varied one but includes “responsive listening,” providing and receiving
information, reframing issues and developing options, making referrals, and
assisting persons to help themselves. 6 The ombudsperson is not an authoritative or final decision maker
but is “a confidential and informal information resource, communications
channel, complaint-handler and dispute-resolver. 7 The ombuds role was originally intended to be an
antidote to abuses of governmental and bureaucratic authority and administration,
and ombudspersons continue to be effective intervenors in cases of arbitrary
decision making.



Part one of this paper describes a few factors that, we believe, underlies
the need for an online ombuds office. Part two outlines a few qualities of the
online environment that we have considered in designing the “office.” Part three
describes some additional challenges in the area of confidentiality and in the role
of the ombudsperson. Part four describes our first case, one that came to us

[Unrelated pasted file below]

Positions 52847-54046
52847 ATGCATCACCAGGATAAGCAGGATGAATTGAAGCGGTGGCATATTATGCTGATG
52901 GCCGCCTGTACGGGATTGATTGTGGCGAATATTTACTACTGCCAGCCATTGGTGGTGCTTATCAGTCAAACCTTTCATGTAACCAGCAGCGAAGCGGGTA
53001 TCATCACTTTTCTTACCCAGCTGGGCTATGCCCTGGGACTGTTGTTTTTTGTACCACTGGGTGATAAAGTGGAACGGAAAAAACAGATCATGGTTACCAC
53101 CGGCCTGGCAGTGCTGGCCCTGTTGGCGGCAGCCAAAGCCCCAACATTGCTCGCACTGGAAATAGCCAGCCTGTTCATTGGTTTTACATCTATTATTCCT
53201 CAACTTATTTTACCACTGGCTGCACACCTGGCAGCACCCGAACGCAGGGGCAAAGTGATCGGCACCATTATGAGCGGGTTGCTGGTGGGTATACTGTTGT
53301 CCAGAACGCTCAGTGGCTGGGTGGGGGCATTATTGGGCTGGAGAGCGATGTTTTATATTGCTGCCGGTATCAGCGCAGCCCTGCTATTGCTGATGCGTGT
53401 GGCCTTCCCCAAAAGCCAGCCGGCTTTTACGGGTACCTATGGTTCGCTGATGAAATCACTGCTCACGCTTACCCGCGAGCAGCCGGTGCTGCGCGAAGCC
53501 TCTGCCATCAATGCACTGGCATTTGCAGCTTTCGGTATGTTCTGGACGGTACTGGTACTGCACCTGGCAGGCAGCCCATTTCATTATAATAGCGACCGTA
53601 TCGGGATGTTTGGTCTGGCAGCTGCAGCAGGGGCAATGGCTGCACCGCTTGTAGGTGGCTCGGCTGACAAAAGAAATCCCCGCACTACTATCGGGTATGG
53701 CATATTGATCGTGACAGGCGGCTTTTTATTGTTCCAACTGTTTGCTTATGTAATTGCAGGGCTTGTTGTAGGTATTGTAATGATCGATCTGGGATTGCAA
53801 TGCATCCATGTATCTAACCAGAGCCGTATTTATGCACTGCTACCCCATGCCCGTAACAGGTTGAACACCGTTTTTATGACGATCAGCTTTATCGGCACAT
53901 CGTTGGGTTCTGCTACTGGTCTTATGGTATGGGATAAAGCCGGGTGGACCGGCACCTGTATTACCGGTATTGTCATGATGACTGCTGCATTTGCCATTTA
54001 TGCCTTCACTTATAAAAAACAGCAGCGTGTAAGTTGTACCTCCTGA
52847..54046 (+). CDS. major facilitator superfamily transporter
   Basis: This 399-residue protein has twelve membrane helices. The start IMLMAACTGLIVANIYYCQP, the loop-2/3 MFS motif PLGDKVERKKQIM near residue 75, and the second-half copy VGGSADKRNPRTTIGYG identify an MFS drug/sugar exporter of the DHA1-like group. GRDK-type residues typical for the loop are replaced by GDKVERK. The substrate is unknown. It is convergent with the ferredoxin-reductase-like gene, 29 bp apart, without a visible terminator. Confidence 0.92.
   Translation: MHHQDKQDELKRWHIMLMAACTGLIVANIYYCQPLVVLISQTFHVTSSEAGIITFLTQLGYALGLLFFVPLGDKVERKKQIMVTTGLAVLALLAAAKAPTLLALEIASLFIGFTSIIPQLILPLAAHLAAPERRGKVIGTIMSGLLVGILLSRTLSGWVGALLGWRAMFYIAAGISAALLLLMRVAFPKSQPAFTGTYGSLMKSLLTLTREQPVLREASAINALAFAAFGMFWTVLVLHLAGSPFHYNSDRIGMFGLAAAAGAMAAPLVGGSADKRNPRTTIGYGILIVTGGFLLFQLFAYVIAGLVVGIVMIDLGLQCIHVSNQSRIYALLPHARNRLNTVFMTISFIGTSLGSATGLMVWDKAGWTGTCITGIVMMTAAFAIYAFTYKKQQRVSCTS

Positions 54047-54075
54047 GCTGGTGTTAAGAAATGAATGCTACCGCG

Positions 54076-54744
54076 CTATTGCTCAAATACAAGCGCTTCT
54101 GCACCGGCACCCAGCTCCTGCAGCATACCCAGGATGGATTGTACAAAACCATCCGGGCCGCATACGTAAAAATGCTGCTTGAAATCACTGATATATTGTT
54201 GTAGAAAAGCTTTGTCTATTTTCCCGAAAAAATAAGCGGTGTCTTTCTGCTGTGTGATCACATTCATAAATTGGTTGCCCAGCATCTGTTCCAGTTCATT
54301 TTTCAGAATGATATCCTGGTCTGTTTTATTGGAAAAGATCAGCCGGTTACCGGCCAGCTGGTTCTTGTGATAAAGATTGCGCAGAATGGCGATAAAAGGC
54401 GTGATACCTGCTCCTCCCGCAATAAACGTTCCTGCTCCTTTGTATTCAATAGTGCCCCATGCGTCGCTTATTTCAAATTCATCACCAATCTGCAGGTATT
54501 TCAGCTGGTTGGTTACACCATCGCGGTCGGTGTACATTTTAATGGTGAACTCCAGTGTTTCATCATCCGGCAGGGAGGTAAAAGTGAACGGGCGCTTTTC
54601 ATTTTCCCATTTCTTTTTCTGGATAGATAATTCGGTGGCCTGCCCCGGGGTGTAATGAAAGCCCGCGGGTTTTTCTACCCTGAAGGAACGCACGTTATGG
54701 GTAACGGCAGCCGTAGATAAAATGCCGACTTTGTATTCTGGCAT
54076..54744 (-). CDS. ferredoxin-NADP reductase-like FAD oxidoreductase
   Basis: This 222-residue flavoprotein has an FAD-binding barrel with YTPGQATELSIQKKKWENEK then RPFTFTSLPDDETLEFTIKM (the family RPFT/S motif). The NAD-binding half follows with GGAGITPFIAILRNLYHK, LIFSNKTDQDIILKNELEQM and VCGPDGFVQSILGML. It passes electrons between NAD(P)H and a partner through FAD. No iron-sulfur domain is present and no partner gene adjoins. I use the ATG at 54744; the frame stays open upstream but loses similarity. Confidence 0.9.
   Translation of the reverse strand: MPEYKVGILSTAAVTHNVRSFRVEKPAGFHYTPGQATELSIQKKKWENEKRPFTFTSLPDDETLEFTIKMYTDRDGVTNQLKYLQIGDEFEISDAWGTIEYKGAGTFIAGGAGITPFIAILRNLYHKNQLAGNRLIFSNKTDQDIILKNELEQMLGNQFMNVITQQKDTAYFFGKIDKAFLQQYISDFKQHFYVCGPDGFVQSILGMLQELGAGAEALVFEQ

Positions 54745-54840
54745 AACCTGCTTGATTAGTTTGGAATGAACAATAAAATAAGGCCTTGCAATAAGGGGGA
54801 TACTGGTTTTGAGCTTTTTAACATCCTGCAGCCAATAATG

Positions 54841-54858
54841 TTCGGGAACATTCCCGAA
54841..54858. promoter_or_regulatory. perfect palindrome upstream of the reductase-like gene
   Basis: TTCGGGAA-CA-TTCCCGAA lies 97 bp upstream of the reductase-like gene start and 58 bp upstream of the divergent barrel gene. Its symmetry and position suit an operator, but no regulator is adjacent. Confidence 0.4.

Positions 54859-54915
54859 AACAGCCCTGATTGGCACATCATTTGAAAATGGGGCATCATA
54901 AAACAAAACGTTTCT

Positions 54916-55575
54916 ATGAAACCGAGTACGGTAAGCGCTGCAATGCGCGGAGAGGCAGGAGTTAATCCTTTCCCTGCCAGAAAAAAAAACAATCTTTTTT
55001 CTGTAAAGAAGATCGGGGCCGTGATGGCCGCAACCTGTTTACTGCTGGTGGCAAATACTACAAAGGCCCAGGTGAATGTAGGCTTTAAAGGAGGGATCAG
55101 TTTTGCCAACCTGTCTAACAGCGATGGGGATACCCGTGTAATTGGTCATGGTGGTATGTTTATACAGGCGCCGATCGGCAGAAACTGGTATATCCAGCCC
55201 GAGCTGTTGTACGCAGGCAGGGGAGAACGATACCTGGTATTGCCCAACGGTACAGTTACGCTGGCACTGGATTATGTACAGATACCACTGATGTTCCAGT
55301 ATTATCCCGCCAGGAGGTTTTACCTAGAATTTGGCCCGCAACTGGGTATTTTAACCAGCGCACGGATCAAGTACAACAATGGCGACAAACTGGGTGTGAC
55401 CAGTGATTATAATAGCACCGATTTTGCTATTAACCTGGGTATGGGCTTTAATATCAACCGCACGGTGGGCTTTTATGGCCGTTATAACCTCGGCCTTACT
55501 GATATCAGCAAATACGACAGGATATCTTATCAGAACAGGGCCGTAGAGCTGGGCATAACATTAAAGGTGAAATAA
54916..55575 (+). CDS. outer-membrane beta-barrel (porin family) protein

before we officially “opened” the office but one which illustrates both the
conflict-creating and the conflict-resolving nature of the online environment. I
conclude with a story that is intended to provide a perspective on what it means
to adapt familiar activities to a new culture.



I. Conflict in cyberspace



Cyberspace provides us with a new marketplace of ideas and it also
provides us with a new marketplace of conflict. One who participates online
finds oneself in a highly active arena of exchanges and encounters, an
environment that allows persons and groups to communicate, build relationships,
and work together in novel ways. It is an environment where one’s informational
activities are not limited by many of the temporal or spatial constraints of the
physical environment. This leads to an expansion of economic and creative
interactions, a largely beneficial consequence of an electronic environment, and,
inevitably, an expansion of disputes involving the acquisition, use, possession,
processing and communication of information.